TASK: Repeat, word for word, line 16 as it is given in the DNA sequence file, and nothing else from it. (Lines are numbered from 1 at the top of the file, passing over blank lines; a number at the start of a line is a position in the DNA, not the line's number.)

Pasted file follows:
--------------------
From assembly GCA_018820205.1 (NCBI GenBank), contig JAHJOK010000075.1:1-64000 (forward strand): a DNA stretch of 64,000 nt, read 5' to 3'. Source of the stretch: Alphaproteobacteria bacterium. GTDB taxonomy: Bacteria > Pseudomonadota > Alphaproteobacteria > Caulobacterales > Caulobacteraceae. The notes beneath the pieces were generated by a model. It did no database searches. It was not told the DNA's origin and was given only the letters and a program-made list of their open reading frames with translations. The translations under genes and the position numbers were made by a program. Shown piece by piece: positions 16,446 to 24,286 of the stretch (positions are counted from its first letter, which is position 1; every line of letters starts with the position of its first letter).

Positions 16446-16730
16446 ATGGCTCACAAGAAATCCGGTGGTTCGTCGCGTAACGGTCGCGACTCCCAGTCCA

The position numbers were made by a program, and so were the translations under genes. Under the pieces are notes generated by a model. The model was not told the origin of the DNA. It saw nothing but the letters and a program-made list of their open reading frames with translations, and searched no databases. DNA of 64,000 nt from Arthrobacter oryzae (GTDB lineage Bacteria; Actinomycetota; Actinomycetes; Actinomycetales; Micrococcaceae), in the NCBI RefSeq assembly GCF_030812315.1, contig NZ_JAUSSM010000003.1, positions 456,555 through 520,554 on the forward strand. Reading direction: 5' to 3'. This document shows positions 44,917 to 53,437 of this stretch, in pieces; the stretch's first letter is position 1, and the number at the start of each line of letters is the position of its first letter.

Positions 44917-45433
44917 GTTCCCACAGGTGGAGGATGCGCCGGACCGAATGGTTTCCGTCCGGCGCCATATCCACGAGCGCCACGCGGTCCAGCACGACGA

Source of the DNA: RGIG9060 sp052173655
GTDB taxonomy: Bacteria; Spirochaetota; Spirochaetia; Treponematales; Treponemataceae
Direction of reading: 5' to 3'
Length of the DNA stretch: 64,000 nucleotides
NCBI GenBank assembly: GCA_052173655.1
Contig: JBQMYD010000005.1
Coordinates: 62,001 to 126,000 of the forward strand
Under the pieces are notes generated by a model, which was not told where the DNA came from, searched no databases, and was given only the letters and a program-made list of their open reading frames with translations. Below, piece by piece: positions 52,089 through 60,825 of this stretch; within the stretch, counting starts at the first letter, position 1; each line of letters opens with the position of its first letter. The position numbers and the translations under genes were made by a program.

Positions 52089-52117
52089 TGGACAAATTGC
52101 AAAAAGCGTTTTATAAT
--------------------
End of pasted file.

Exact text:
52089 TGGACAAATTGC